The American Chestnut Tree

The American Chestnut Tree

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Uncolonized North America was once inhabited by many organisms that have now become extinct. The extinction of these organisms can be blamed on the over harvesting of valuable resources or the introduction of foreign diseases from importation. One of these extinct organisms was the American chestnut. The American chestnut once inhabited the Eastern portion of North America from Maine to Florida. The great tree was once a dominant species that inhabited the Appalachian Mountains. The tree provided a staple diet to pre-colonized North American inhabitants and the immigrants of Europe. The great tree which dominated the overstory deciduous forest would soon meet its demise from a foreign invader by the mid- twentieth century.
The American chestnut was not only an important food source for almost all living organisms of the Eastern, North America, but it was very important in providing housing and furniture and numerous other wooden necessities. The tree possessed rot resistant properties and strait grained wood which were valuable in buildings and many other applications. Its enormous trunk rose one-hundred feet into the canopy of the forest. Diameters of five feet have been recorded and many photos of the tree show greater trunk girths. The tree was able to produce its eatable fruit within seven years of germination. It was said to be truly treasured by early Americans.
During the beginning of the twentieth century import and export traffic had increased dramatically due to mechanical innovations. The Bronx zoo which opened its door in November of 1899 was in process of filling the zoo with a diverse mixture of exotic animals and plants in order to draw the masses of New York inhabitants. One of the imported plants was the Chinese chestnut tree. With similar fruit to the American chestnut the Chinese chestnut was much shorter and bushier than the American species. The Chinese species also carried a deadly fungus which the American chestnut possessed no ability to defend against. The fungus was later named the chestnut blight.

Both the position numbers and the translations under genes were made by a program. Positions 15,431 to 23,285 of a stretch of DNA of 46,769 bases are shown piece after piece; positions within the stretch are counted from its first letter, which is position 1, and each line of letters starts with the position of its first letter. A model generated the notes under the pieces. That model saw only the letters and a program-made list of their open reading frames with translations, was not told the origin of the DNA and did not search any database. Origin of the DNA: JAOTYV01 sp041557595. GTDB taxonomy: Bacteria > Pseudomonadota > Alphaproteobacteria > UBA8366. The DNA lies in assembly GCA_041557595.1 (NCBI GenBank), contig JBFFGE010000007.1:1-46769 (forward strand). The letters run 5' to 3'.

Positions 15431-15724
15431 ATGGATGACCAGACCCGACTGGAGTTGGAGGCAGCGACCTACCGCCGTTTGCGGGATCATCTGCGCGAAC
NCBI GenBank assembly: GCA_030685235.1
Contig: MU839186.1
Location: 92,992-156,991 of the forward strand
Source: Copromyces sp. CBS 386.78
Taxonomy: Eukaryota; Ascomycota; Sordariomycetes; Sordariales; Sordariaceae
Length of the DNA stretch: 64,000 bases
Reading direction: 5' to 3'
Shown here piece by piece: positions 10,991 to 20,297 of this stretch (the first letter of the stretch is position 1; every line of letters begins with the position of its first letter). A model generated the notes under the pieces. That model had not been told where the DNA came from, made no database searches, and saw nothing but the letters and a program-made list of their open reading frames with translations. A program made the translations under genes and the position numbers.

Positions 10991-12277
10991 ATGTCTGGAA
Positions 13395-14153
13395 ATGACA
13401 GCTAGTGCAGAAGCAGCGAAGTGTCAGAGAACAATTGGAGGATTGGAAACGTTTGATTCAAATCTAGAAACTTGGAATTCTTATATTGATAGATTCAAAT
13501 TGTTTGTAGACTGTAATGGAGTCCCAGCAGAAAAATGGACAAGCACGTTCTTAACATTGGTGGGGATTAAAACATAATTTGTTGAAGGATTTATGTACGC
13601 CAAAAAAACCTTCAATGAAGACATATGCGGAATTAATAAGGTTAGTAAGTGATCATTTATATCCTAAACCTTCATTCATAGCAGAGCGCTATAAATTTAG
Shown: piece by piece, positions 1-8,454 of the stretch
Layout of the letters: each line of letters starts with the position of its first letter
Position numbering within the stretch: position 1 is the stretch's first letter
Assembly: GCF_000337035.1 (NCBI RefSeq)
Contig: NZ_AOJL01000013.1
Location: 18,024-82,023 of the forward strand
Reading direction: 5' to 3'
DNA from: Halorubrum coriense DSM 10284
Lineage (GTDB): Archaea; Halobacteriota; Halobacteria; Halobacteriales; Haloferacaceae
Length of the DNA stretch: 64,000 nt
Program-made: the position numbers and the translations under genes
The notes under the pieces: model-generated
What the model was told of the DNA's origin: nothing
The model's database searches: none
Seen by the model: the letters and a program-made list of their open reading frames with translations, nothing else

The devastating chestnut blight was discovered invading its first victims in 1904. After exposure, the fungus enters into the trees cambium through the bark causing a canker. The fungus then spread around the cambium, girdling the tree, cutting of its life support and ultimately causing death. Many methods were used to try to prevent further infections, chemical fungicides, and burning other chestnuts around infected areas, but all were unsuccessful. The blight would soon reach through the Southern United States destroying all known native American chestnut trees.

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By 1950 the majestic giant was reduced to saplings. The only known remains of the American chestnut are only shoots from their original root system that sprout, but never reach maturity before being devoured by the chestnut blight.
Scientists are currently testing a method to breed a blight resistant American chestnut tree. The method used is known as backcross breeding and uses the blight resistant gene of Chinese species with the American species. The shoots of the American chestnut are breed with the Chinese species and then that offspring is breed back to the American. The process is done repeatedly till only one-sixth of the Chinese genome exists in the tree.
The possibility of reintroducing the American chestnut to the forests of the Eastern United States is promising. Unfortunately the process will likely take hundreds of years before we know if it is successful. Although the American chestnut could one day exist it will never be genetically identical to the original tree. If the method is successful our children may once again enjoy the beautiful and magnificent American chestnut.



Works Cited

USDA. (2013, December 4). Natural Resources Conservation Service. Retrieved from usda.gov
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